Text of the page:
Step 3: Keeping parts together while epoxy is curing

Use regular or modeling clay as illustrated below to hold the pieces together. If clay is not available, you can fill a container with rice or beans which will hold the repaired piece in place while it cures. Avoid shifting the pieces; small particles may come loose, ruining the repair. Any glue that oozes from the joint can be removed later using a razor blade. Use tweezers to apply small pieces.

<p>Thanks for the great tutorials and resources! This may be a dumb question but I am trying repair these beautiful Mexican bowls. Is there a standard blue paint or color to use instead of testing out lots of different types. It is certainly a common blue on lots of mexican pottery. </p>
<p>Any response to this inquiry? I have a beautiful broken pot as well . . .</p>
<p>I fixed my plates with this Kintsugi Kit:</p><p><a href="http://www.moraapproved.com/products/humade-the-new-kintsugi-diy-repair-kit" rel="nofollow">http://www.moraapproved.com/products/humade-the-ne...</a></p><p>Gives it a gold edge! :) </p>
<p>The picture of how to use modeling clay to hold something together isn't there. It sure would be helpful to see what you mean!</p>
<p>Hi Marcia, see step 3 for the modeling clay photos.</p>
<p>Cementruck there are professionals who repair items like your grandmothers platter! Just check on the work they have done before you let them do it but it should come out at least pretty close to perfect. They will also apply paint etc where needed to cover up any fine lines, can fill in spots where there is missing pieces etc.!! Make it a Xmas present one year! Good luck.</p>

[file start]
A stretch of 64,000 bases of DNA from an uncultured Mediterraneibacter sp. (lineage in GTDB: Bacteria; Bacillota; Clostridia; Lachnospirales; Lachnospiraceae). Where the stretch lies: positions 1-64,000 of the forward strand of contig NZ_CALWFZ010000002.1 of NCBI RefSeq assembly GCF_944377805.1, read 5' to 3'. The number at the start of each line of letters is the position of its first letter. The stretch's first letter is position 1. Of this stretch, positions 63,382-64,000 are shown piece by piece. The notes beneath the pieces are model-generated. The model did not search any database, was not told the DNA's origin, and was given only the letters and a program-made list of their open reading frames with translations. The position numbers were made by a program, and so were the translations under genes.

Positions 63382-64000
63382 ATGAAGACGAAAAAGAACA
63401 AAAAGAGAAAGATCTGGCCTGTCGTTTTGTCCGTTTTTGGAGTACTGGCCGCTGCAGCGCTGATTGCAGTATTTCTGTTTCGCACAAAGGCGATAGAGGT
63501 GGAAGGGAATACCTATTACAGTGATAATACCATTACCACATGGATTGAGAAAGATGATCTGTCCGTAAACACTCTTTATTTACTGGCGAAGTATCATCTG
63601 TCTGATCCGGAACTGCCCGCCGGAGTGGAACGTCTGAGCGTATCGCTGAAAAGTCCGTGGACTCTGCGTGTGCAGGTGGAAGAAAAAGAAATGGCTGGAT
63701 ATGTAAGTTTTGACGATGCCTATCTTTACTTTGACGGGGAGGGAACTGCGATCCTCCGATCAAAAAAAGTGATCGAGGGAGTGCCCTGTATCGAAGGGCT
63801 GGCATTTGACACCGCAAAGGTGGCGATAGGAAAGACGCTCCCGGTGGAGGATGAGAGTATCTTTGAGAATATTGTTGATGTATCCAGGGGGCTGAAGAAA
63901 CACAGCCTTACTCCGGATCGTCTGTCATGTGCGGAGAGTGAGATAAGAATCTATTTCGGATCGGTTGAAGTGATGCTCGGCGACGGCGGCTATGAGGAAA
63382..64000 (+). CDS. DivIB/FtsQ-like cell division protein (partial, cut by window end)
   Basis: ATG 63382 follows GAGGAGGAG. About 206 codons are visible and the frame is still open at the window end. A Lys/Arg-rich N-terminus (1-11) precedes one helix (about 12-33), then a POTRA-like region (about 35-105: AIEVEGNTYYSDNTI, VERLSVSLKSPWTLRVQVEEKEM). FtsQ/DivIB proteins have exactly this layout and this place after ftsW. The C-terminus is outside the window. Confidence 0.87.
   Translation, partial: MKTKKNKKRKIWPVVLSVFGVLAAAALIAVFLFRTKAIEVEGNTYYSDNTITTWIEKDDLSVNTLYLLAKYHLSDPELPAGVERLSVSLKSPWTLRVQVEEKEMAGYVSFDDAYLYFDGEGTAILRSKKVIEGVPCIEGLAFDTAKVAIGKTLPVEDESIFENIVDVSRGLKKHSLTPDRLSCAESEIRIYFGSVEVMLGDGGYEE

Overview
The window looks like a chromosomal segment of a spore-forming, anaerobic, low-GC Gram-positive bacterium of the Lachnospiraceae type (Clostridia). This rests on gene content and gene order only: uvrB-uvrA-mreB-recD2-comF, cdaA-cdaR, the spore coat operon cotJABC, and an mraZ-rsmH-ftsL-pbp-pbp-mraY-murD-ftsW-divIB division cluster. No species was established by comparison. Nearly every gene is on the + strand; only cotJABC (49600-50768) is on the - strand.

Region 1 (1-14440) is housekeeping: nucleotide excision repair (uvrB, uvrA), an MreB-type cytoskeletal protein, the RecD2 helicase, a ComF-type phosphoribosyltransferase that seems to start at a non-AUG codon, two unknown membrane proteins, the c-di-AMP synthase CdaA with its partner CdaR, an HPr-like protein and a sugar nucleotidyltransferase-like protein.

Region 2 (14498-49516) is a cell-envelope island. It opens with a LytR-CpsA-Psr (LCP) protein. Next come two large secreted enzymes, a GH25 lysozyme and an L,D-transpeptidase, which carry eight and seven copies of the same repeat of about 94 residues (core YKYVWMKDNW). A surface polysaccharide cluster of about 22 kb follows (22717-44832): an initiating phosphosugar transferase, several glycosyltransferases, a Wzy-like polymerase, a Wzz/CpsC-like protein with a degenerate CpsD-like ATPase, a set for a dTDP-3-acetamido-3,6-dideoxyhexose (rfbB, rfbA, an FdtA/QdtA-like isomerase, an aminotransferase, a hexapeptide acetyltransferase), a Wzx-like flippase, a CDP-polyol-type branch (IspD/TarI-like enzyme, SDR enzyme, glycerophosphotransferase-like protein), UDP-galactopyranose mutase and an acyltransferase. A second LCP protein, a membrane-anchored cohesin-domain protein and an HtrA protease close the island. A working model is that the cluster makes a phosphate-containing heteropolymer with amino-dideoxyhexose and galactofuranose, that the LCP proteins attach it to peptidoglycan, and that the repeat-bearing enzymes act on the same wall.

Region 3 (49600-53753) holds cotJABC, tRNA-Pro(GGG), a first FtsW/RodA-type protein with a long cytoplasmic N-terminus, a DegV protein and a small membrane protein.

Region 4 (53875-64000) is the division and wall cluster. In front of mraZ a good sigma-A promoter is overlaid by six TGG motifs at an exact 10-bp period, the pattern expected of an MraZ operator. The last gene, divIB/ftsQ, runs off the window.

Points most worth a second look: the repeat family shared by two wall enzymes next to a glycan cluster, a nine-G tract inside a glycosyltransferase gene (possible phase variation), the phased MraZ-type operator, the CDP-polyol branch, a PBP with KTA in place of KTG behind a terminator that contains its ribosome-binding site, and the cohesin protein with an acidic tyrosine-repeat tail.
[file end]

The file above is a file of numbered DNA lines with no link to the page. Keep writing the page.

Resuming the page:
<p>You can actually glue glass and ceramics with fairly standard Elmer's glue. It's not the prettiest and I wouldn't eat off of anything I used it on, but it works. You just have to let it set for a couple of days. They probably sell something more appropriate specifically for this purpose though.</p>
This is extremely useful, thank you!
My wife's grandmother shipped a family heirloom (serving platter) to my wife just weeks before she died. Her mental state was severely compromised due to the pain medication she was on and she put the platter in a cardboard pizza box without any padding, taped it shut, and shipped it parcel post. I remember receiving the badly mangled box and hearing the clatter of broken porcelain inside as I handed it to my wife. It was pretty heart rending. I have held on to the pieces (still in the pizza box so I have all the parts) and am planning on restoring it for my wife when the time permits. Your Instructable gives me hope. <br><br>Thank you!!!

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